Glacity Theatre Collective announces new artistic directorWritten by John Dorsey | | firstname.lastname@example.org
Since its founding in 2007, the Glacity Theatre Collective has helped foster a spirit of modern creativity in Toledo’s theatrical community, often working with new cutting-edge talent. It has pushed boundaries and taken our local stage in many colorful new directions, always looking toward the future while paying homage to the past. It is in that same spirit of creative progress that it has announced the appointment of Edmund B. Lingan as the company’s new artistic director.
Lingan, who is an assistant professor of theater at the University of Toledo, replaces Cornel Gabara. Gabara will remain a creative force within the company, focusing more energy on directing.
“Cornel just had some projects that he wanted to work on and announced that he was looking to step down and I offered to step in and thankfully everyone thought that it was a good idea,” Lingan said. “We’ve had very good community response over the years and so what we do won’t really change. We’ve always arrived at things very organically within the company. I do plan to look at things on a project by project basis and not so much on the season model. We will continue to be an open venue for more current playwrights, both from within our region as well as those who are a part of the national stage.”
Lingan previously served as the company’s literary dramaturge and will continue to serve in that role in addition to his new duties. This past season he directed Glacity’s production of Janusz Glowacki’s “Hunting Cockroaches.” He has directed a number of other productions across both the United States and Canada, including the Toledo Rep’s “Pass the Butler” and the University of Toledo’s “Labyrinth,” as well as “King Oedipus.” He has brought in an assistant artistic director, Megan Aherne.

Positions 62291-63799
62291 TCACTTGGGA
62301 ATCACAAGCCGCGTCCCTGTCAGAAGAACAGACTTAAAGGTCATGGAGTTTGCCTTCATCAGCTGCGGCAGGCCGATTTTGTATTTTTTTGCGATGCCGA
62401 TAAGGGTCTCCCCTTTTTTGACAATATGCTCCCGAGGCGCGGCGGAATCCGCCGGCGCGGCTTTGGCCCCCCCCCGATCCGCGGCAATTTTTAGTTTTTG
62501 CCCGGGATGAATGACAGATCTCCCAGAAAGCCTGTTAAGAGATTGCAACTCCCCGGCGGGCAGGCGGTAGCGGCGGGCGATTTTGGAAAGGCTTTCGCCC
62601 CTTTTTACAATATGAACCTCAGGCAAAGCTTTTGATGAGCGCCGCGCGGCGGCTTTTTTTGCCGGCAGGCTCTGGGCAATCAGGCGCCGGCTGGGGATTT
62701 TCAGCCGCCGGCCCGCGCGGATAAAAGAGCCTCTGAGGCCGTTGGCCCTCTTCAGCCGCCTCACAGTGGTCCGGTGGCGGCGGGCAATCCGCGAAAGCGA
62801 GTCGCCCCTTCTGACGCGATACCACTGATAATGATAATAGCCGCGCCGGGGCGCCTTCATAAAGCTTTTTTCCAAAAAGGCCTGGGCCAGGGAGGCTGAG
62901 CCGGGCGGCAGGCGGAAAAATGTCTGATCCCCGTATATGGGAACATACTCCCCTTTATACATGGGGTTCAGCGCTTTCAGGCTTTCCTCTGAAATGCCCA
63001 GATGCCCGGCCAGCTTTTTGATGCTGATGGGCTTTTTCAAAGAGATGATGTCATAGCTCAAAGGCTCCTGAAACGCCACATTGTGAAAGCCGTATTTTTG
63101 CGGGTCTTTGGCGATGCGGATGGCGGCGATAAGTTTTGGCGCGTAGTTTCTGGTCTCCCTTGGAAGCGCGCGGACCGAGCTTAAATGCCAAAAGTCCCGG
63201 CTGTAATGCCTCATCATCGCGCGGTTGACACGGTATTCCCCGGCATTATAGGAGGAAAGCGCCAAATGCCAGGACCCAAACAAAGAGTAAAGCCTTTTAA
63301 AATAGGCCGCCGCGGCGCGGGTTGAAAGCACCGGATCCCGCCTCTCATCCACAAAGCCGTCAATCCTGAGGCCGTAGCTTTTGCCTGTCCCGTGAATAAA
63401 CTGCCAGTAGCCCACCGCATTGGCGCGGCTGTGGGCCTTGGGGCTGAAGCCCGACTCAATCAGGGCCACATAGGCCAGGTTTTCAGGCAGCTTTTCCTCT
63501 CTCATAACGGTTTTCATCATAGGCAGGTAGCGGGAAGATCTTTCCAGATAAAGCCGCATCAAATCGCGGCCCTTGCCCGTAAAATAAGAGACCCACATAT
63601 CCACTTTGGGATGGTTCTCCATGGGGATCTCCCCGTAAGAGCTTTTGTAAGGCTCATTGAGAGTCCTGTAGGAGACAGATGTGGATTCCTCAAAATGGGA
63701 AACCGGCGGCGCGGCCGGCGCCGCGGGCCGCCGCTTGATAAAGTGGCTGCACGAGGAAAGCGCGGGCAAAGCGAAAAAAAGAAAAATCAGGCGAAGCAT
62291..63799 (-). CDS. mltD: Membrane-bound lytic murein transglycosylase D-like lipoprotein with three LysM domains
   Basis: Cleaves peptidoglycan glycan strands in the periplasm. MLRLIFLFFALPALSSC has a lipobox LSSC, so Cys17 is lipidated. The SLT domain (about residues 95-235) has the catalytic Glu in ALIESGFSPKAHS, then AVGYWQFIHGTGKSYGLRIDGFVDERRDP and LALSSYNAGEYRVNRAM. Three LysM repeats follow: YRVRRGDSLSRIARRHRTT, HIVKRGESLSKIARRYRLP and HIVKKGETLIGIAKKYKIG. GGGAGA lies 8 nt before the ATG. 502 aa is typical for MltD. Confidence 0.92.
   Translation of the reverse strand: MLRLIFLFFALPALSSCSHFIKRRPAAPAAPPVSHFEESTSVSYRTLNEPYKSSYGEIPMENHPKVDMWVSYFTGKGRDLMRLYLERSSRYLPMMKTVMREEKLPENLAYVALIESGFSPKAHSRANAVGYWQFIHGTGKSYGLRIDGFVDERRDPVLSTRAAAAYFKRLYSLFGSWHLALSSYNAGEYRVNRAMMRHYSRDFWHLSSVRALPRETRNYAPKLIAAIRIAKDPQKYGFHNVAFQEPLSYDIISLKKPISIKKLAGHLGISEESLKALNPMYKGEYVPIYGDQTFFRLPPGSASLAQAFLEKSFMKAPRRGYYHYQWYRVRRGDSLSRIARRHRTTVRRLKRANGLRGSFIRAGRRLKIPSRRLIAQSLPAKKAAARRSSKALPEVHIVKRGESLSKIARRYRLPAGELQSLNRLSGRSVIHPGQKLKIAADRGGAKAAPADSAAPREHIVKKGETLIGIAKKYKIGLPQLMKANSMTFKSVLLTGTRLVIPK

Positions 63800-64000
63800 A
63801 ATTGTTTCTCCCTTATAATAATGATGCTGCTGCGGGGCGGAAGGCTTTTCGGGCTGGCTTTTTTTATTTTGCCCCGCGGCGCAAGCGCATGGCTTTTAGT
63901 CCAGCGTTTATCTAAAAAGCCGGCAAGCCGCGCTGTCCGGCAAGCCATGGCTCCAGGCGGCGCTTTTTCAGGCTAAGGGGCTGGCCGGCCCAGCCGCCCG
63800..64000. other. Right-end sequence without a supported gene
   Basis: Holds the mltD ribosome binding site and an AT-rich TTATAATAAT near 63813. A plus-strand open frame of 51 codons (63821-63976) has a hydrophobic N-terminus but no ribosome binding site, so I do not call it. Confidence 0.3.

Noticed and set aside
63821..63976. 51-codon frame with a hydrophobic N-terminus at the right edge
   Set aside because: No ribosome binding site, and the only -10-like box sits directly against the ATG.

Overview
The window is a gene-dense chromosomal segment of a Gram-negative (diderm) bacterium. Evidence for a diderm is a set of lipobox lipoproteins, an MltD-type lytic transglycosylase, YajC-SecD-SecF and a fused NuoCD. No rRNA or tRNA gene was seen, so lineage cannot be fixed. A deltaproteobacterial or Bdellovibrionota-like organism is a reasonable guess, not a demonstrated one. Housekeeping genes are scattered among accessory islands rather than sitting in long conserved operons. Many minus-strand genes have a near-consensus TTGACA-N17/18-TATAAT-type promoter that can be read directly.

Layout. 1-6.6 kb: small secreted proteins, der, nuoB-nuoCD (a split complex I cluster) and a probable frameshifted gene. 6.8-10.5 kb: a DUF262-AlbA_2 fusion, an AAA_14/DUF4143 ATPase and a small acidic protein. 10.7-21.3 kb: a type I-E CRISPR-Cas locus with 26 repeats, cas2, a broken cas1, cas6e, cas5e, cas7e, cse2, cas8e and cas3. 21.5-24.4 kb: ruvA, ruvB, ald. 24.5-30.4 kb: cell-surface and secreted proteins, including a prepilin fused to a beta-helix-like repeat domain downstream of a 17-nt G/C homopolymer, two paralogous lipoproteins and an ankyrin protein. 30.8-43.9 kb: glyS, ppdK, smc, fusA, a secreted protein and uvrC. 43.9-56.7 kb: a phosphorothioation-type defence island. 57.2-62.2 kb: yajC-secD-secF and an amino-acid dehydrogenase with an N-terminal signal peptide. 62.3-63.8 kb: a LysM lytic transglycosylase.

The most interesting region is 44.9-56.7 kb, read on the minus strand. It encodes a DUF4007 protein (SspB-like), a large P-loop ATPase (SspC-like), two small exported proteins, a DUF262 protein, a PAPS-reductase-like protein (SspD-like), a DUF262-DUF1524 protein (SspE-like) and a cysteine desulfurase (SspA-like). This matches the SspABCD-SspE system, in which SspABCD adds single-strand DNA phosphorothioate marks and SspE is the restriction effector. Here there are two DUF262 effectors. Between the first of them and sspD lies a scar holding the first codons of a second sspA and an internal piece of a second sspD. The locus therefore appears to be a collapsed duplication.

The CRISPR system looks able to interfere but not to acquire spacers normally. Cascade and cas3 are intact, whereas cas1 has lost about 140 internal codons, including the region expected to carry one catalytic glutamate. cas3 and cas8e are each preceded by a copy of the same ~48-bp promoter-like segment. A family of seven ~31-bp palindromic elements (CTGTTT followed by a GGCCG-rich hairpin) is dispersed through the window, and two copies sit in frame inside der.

“Our next production will be Annie Baker’s ‘Circle Mirror Transformation,’ which is being directed by Holly Monsos,” he said. “One of the things we’ve always done is experiment with different spaces and audience configuration. This time we’ll be at St. Paul’s United Methodist Church. We’re also planning a number of other projects, including an interdisciplinary cabaret that we’re calling Glacity Underground, which we hope to have every three or four months. It will be a more edgy, more free-form way of getting artists of all mediums to come together in the name of community. We have a lot of great things in the works.”
For more information, visit www.glacity.org.